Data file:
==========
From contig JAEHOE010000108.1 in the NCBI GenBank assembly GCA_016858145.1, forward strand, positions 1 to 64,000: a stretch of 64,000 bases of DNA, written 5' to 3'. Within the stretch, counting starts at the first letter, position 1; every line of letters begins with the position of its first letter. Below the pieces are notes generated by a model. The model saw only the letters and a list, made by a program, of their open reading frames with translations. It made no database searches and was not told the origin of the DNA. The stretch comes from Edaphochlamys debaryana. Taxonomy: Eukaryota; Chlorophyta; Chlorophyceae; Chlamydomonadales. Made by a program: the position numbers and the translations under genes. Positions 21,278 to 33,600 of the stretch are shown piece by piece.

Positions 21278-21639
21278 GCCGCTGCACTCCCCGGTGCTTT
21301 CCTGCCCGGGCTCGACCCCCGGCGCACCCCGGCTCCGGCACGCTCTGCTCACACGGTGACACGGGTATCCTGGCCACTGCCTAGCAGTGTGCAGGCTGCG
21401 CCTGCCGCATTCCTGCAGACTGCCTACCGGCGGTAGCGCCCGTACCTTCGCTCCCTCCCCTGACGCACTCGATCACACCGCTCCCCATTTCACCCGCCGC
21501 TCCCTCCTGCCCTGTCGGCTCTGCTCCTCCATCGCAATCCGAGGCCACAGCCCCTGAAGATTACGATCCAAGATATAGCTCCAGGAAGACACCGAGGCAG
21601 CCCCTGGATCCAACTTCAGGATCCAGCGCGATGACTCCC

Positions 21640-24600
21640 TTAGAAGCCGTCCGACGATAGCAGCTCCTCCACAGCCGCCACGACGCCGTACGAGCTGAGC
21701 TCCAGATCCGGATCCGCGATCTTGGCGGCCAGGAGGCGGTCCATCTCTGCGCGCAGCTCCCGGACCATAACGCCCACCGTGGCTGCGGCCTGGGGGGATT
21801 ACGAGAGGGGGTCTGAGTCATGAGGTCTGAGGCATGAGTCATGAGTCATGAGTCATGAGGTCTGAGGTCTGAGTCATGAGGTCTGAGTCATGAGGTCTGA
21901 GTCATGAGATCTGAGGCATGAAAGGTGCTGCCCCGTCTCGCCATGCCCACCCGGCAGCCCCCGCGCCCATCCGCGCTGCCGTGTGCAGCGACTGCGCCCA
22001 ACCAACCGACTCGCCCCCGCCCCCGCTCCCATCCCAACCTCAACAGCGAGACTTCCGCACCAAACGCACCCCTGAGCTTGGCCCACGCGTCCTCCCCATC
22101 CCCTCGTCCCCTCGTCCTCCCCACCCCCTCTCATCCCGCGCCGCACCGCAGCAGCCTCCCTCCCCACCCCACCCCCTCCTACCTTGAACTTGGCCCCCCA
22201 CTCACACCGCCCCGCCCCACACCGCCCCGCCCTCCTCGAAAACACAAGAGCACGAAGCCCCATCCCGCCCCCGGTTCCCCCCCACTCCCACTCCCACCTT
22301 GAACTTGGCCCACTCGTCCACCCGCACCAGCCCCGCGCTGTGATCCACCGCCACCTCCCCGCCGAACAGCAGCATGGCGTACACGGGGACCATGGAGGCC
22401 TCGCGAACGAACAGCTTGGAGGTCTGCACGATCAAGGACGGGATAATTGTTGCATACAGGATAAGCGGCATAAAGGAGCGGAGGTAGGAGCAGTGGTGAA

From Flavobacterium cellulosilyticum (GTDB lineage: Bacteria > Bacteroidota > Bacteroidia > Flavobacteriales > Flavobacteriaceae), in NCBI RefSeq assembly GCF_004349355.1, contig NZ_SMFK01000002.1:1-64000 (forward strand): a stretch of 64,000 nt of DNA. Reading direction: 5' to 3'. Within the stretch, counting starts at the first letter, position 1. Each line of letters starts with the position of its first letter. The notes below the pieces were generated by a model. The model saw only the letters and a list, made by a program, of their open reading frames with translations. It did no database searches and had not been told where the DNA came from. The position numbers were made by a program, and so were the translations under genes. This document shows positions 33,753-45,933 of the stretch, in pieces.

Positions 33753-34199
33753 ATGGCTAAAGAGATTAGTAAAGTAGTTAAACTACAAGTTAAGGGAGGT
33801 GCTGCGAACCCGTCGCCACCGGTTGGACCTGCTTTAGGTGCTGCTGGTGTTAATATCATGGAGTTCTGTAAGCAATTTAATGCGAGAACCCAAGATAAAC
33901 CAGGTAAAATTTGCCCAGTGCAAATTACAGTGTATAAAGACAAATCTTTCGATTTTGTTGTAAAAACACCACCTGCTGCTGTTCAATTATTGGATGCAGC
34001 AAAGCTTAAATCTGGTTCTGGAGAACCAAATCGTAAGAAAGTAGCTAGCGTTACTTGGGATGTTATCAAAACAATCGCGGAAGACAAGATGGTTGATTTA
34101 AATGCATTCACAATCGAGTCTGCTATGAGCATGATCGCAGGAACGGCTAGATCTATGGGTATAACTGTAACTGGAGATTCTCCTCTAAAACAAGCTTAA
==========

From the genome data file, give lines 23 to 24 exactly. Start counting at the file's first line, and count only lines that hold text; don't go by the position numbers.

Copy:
34001 AAAGCTTAAATCTGGTTCTGGAGAACCAAATCGTAAGAAAGTAGCTAGCGTTACTTGGGATGTTATCAAAACAATCGCGGAAGACAAGATGGTTGATTTA
34101 AATGCATTCACAATCGAGTCTGCTATGAGCATGATCGCAGGAACGGCTAGATCTATGGGTATAACTGTAACTGGAGATTCTCCTCTAAAACAAGCTTAA